Golf shot terms, chips, flops and blocks

Golf shot terms

You know the feeling. You hit a bad shot. It feels terrible. Then your bright golf buddy says oh you have sliced again! You fill in the gap. It will be a golfing term which perhaps you have never heard of! And that makes you feel even worse. You seem to mis-hit the ball all the time. And now you are being told you know nothing about the game anyway!

There is nothing worse than not knowing the in-terms in any game. And there are more of these in golf than in most sports.

If you feel a bit lost, we share your pain. And we are going to help you out here. We are bringing you our definitive guide to golf shot terms. You may still miss some shots when you are out on the course, but at least you will know what that annoying partner means when he shouts, “You chunked it, Pal.” (And you can be pretty sure that he is going to hit it fat before you get back to the clubhouse).

The main types of shots you will be using

Before we go on to a list of terms, it is helpful to break the game of golf down into the primary type of shots.

The drive

The first is the drive. The drive is the shot which is about distance. It will be the first shot you take off the tee. But you will also use drive shots on the fairway where you need to move the ball as far as possible.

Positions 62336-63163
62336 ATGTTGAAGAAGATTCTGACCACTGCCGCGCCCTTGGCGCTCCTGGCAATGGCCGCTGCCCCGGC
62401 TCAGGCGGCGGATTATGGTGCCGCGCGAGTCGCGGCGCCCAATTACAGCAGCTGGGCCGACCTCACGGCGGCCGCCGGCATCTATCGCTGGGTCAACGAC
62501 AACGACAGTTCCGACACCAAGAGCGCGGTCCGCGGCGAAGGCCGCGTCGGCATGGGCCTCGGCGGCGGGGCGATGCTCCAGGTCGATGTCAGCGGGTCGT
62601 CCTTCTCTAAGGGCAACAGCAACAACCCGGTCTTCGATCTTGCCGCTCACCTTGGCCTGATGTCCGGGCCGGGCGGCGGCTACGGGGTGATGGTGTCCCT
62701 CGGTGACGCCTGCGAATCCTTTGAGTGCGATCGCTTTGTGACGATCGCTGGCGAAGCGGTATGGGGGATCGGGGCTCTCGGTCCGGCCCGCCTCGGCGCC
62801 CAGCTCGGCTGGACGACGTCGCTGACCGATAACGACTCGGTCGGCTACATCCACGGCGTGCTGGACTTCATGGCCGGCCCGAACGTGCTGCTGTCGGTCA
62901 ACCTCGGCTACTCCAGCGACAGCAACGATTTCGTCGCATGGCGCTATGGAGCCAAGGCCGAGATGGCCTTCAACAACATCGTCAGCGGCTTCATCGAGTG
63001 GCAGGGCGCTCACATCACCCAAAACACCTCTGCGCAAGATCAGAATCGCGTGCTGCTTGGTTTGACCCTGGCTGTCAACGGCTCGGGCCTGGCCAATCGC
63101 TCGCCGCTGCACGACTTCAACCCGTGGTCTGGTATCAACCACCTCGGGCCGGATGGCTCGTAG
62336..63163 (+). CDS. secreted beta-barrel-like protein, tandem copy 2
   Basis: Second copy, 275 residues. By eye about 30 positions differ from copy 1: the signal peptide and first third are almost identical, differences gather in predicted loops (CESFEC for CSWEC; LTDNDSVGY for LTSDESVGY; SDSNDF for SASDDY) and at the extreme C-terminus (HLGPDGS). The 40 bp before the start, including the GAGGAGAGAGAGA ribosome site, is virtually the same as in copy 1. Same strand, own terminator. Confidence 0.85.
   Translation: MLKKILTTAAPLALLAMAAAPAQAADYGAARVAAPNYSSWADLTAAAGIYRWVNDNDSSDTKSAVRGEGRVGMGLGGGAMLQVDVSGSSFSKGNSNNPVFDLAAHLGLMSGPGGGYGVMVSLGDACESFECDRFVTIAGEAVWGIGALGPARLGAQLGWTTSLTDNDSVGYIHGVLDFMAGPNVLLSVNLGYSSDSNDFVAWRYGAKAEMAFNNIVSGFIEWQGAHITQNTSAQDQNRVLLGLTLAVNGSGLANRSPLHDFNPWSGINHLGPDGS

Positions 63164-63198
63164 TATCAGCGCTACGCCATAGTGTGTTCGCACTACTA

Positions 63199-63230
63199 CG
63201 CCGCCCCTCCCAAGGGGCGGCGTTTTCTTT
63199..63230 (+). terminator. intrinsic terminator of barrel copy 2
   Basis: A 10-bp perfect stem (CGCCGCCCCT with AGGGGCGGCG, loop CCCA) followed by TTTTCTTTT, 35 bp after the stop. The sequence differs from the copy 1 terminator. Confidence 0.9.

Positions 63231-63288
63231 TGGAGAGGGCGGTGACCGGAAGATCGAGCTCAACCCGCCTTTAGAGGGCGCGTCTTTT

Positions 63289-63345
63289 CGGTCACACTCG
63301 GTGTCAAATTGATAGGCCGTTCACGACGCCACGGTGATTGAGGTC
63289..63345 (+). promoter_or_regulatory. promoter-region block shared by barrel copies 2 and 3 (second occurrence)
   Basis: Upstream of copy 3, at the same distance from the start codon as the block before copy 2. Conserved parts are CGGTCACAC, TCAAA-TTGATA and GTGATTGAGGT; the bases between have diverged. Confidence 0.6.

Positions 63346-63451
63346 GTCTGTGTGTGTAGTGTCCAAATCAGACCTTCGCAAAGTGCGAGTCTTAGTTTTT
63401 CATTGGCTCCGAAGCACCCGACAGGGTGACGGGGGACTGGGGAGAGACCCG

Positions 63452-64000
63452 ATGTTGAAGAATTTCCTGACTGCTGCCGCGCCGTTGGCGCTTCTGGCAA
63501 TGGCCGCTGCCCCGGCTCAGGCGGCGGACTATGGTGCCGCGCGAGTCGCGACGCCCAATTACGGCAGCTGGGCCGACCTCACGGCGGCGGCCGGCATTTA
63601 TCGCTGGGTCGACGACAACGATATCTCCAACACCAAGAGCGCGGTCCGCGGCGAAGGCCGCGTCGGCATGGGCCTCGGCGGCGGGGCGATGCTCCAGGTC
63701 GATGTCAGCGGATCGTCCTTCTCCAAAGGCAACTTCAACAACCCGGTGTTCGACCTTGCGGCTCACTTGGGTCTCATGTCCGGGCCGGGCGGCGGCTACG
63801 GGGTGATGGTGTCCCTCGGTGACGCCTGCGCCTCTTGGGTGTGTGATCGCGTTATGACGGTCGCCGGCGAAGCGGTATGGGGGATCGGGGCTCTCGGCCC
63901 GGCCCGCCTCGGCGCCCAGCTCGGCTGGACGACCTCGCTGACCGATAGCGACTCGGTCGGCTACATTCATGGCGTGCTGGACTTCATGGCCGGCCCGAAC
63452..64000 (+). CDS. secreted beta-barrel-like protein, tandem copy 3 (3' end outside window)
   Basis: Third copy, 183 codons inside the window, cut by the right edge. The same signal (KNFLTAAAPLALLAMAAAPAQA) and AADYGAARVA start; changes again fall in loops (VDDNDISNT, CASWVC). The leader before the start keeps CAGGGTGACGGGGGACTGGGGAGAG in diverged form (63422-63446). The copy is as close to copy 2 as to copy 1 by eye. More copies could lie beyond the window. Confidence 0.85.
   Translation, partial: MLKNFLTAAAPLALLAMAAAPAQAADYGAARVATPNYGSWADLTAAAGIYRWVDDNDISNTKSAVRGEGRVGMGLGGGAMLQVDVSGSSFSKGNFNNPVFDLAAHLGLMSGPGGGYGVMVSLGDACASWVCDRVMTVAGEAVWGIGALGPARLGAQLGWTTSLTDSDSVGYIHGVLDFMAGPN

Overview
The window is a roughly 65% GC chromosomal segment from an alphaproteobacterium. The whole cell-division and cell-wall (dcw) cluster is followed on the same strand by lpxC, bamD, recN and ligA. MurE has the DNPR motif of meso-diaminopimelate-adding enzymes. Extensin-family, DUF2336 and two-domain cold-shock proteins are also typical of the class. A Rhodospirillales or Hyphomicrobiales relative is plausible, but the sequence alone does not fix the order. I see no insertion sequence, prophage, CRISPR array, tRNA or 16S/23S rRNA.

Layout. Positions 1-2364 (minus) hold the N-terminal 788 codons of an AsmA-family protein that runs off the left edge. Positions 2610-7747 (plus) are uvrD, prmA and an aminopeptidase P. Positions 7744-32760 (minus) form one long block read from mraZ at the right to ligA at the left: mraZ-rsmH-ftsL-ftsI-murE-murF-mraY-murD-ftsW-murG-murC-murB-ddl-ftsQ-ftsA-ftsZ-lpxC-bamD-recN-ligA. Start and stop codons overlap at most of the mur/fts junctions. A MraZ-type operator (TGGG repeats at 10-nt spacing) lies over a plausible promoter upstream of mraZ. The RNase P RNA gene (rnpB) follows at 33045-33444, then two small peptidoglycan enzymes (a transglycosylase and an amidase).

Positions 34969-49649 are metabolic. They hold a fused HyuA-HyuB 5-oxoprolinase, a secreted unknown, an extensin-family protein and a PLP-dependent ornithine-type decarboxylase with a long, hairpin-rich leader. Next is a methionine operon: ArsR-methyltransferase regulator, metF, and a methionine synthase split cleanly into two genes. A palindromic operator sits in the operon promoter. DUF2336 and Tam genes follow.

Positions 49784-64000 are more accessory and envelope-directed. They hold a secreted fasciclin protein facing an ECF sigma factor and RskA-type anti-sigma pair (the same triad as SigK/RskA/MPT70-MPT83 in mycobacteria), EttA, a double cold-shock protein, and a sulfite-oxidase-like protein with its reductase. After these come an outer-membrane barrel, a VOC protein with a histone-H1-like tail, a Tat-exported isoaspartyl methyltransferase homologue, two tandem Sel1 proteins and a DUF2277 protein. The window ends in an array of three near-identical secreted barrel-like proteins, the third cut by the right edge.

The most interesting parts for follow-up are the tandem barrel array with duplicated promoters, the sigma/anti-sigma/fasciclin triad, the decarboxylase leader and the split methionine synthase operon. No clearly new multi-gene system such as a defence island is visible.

A good amateur golfer might expect to drive the ball two hundred and fifty yards from the tee. Drive shots are not just about strength and power. They are also about technique. To drive well, you need a well-controlled golf swing. Developing your swing takes practice so get out there on that driving range.

Approach shots

After your drive, you will be playing approach shots. These are the shots you need to get the ball from the fairway onto the green and nearer that all-important hole.


Next up are the putting shots. These are the short distance shots, where the ball rolls along the ground towards (and hopefully into) the hole. Perfect accuracy, control of speed and nerve are necessary if you want to become a great putter.